governments may not be able to regulate staff to patient ratios in hospitals, or ban fracking, or tighten safety ntrols on airlines, or refuse accreditation to schools and universities. Foreign corporations must receive the same “national treatment” as domestic ones, and could argue that such regulations violate their ability to provide the service.
Here is the article on New Republic.
I’ve been listening to a lot of WTR and other podcasts that interview people who dwell on the topics of inclusion and empathy in the technical work space. I listen to them because I want other people around me to succeed. I want my sons and daughters to feel welcomed to the sciences or computer programming. I must say that this kind of “humor” comes off as elitist derision. Its very irritating since I’ve got more than 10 years more professional experience than him. Do I need to join his “zfs club”? My response is clearly a light-hearted defense tactic…I was not interested in getting into an twitter ego battle on Christmas. I strongly feel this is an example of miscommunication that would not be taken well by others. Sorry, Allan, I did not: I actually dwelled on it for a few days.
At what level of programming are we actually imparting the philosophy of human thought? Or, another way, a basic program that prints out a few numbers is truly trivially basic: it merely teaches some programming syntax. However, contrast your smartphone apps to your old DOS/Windows apps. A significan understanding of human haptics and intuition have been codified into the most basic of smart phone apps where your DOS applications might still be more closely related to punch-cards.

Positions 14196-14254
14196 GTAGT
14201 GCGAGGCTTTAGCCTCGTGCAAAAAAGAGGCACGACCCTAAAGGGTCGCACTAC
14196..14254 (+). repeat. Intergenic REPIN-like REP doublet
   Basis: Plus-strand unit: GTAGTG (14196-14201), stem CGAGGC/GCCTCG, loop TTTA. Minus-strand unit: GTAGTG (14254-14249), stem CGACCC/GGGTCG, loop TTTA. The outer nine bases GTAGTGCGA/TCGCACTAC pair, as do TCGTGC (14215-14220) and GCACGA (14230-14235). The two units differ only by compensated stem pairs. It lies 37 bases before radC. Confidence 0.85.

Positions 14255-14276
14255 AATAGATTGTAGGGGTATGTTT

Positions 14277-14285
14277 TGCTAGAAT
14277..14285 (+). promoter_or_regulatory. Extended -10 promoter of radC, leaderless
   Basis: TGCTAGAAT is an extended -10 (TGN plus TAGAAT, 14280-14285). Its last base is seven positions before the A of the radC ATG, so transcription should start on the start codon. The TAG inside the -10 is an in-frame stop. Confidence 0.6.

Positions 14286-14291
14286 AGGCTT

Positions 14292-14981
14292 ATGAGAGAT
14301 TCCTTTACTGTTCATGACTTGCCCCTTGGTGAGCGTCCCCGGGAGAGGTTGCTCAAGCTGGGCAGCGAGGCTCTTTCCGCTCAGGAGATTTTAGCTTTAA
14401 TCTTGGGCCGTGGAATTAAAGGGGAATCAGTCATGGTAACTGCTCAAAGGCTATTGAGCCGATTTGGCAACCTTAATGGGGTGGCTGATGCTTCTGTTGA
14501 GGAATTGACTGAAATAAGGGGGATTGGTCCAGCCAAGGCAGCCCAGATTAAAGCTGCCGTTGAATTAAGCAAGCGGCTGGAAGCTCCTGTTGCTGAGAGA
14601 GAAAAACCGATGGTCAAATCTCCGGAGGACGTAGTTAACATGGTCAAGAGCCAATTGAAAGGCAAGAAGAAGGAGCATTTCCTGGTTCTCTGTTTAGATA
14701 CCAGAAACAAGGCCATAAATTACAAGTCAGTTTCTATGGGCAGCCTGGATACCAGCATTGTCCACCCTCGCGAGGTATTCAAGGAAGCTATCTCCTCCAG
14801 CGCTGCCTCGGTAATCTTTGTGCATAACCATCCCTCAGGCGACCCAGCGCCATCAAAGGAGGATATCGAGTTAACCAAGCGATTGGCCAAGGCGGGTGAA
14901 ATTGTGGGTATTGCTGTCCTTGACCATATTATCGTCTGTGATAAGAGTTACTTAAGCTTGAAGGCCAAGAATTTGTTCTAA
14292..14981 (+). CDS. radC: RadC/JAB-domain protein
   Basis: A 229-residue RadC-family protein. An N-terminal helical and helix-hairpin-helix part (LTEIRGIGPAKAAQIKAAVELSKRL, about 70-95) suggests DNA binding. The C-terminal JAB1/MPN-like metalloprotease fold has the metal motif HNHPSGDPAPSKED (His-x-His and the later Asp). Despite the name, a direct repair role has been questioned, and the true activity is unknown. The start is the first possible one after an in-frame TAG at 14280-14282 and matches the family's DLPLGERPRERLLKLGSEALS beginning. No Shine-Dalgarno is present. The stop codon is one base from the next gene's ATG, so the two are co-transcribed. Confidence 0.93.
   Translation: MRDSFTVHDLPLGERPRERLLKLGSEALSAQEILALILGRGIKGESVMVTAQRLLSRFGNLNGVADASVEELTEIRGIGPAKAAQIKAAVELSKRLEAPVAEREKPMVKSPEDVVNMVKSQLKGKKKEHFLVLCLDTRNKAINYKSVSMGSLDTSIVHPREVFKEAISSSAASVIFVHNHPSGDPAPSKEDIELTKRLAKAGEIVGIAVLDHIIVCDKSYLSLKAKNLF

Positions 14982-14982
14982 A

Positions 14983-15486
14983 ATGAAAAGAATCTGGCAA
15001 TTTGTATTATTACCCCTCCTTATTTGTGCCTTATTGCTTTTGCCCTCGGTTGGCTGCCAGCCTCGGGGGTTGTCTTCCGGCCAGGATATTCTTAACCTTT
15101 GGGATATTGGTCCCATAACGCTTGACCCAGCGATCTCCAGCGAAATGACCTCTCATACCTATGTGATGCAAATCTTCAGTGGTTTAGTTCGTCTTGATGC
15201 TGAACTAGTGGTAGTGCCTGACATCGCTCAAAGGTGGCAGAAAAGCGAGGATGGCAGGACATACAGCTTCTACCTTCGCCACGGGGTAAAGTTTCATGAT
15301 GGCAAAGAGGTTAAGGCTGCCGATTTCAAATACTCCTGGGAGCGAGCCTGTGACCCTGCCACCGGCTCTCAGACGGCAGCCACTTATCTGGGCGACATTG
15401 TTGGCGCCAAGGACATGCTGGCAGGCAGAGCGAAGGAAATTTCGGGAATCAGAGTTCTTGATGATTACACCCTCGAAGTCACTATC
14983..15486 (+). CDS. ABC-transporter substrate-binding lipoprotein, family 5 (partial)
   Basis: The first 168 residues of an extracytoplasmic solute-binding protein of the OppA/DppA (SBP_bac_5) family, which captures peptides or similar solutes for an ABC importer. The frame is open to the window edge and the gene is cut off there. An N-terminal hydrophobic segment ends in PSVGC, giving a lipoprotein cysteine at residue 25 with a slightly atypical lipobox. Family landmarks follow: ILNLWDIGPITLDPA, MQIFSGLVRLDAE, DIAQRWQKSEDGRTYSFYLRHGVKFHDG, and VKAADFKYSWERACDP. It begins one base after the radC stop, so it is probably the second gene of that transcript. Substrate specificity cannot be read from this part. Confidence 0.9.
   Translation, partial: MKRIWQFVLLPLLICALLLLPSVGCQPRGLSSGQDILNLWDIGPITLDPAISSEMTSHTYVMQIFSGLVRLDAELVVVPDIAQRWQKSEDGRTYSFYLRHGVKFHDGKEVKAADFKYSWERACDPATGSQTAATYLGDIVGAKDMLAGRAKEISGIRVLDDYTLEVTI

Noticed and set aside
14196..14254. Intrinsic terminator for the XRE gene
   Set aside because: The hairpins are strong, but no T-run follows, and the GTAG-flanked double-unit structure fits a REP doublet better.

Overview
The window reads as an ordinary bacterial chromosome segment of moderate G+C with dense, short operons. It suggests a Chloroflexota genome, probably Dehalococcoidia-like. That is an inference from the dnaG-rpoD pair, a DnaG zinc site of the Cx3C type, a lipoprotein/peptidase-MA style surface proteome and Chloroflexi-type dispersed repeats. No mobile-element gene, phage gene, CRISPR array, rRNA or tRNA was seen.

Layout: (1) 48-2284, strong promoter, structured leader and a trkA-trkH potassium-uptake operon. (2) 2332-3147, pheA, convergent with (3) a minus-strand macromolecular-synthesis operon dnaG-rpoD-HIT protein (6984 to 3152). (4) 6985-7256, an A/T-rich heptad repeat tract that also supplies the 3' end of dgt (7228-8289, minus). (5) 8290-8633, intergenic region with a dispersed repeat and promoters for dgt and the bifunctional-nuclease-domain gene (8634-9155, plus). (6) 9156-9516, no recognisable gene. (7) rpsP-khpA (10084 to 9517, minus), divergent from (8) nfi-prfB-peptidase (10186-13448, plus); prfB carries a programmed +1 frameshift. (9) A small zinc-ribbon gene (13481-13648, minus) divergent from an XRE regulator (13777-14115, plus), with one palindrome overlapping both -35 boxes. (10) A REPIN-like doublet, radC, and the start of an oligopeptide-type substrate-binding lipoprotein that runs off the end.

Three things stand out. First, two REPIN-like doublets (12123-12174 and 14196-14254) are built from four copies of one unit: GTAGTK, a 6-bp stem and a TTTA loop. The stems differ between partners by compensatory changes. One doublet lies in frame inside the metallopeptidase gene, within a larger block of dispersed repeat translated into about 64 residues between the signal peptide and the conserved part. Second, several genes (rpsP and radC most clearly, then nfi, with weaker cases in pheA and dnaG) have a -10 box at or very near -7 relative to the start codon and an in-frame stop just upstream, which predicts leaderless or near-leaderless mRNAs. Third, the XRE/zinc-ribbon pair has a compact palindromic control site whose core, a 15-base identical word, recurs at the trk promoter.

Episode 27 of Bad Voltage takes a fascinating turn in the middle of the episode where these parents stop discussing technology in terms of quantifiable capacities and start talking about the philisophical benefits to young programmers. Jono Bacon quotes a collegue:
Programming is smulating how we thing. Teaching programming is teaching a meta-level of how we [make decisions].
And then Bryan Lunduke chimes in with Scratch, a simple programming environment suitable for younger children.
Please teach your kids, especially your girls, how to code. I firmly believe that this is not just a job skill, but an introduction to logic and analysis that is more tangible than any calculus tought, ever. And don’t brag to me about how you used an interval to compute the average runoff from a forested watershed, you’re showing off. You thouch your phone 120 times a day and you’re entirely dependent on it. If you can boil water and put peanut butter on bread, you can program, so stop raising your hands about how difficult it is. Our children will lead lives where software will decide their salaries, their health insurance, their academic opportunities and how they are promoted and ultimately how they promote themselves through life.
Please listen to that episode and tell me why you are not introducing your kids to computer programming.